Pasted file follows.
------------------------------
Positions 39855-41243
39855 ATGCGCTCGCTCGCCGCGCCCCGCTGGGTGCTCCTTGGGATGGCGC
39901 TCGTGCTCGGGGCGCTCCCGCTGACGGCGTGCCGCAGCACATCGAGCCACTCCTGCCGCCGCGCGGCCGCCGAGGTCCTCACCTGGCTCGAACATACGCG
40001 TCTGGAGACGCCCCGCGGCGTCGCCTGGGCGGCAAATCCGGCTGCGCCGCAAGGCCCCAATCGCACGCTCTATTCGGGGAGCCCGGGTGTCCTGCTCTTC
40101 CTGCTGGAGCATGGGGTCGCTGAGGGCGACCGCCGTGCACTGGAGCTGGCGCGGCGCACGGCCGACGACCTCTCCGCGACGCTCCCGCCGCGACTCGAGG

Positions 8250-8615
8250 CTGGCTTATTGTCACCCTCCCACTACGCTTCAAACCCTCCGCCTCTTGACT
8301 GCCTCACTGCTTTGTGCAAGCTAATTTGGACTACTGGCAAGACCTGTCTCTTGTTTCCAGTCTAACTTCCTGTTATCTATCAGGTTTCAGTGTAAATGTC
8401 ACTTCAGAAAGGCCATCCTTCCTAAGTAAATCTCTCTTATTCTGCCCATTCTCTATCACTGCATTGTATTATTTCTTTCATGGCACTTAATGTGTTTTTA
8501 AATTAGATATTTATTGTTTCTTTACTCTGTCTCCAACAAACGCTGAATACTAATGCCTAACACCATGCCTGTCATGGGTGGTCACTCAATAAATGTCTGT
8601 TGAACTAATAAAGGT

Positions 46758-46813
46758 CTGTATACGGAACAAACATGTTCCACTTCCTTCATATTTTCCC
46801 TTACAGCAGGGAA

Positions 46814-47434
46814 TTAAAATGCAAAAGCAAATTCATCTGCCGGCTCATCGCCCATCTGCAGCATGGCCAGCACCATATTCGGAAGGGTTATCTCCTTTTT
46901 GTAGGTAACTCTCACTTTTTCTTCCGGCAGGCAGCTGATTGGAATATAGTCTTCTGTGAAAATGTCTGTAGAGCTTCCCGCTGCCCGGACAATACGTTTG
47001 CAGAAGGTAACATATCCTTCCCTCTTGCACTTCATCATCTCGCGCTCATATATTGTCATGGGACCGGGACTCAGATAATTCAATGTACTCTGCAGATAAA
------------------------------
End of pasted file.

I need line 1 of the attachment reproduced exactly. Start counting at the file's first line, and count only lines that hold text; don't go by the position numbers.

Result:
Positions 39855-41243